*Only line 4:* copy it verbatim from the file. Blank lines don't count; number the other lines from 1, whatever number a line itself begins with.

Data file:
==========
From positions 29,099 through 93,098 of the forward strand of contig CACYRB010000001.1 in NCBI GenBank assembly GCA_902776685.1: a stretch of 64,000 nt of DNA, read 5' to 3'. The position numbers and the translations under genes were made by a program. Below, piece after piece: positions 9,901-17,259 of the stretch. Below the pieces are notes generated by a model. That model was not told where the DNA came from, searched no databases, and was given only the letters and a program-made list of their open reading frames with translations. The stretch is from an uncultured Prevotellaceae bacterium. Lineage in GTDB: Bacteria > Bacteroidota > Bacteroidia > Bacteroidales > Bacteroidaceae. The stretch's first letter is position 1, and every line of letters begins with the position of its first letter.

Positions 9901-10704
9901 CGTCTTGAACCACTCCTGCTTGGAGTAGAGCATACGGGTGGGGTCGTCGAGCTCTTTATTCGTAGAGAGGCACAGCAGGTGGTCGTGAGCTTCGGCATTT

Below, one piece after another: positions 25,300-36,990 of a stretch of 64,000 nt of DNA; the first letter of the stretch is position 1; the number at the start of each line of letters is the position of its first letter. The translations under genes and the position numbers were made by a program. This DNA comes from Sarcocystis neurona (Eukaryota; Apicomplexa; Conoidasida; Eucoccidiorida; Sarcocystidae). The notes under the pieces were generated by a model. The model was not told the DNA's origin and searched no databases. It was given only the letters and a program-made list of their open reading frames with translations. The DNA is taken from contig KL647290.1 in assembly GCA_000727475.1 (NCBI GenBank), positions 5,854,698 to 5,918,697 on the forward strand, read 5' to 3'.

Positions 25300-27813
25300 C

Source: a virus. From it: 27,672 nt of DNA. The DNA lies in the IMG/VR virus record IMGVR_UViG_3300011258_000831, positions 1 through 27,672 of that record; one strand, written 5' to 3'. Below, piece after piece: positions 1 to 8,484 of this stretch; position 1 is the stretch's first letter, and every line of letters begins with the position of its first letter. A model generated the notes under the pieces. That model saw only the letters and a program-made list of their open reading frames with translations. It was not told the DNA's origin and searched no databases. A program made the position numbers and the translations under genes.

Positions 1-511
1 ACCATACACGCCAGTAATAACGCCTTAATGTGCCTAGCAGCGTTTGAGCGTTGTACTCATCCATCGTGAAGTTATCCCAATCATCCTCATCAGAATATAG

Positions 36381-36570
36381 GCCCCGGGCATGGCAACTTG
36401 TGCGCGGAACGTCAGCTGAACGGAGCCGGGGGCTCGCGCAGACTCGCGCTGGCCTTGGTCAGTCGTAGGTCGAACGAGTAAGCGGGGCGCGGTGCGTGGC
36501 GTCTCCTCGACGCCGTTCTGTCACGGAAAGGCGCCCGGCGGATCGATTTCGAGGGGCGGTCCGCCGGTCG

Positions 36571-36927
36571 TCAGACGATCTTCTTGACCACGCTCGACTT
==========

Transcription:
Below, one piece after another: positions 25,300-36,990 of a stretch of 64,000 nt of DNA; the first letter of the stretch is position 1; the number at the start of each line of letters is the position of its first letter. The translations under genes and the position numbers were made by a program. This DNA comes from Sarcocystis neurona (Eukaryota; Apicomplexa; Conoidasida; Eucoccidiorida; Sarcocystidae). The notes under the pieces were generated by a model. The model was not told the DNA's origin and searched no databases. It was given only the letters and a program-made list of their open reading frames with translations. The DNA is taken from contig KL647290.1 in assembly GCA_000727475.1 (NCBI GenBank), positions 5,854,698 to 5,918,697 on the forward strand, read 5' to 3'.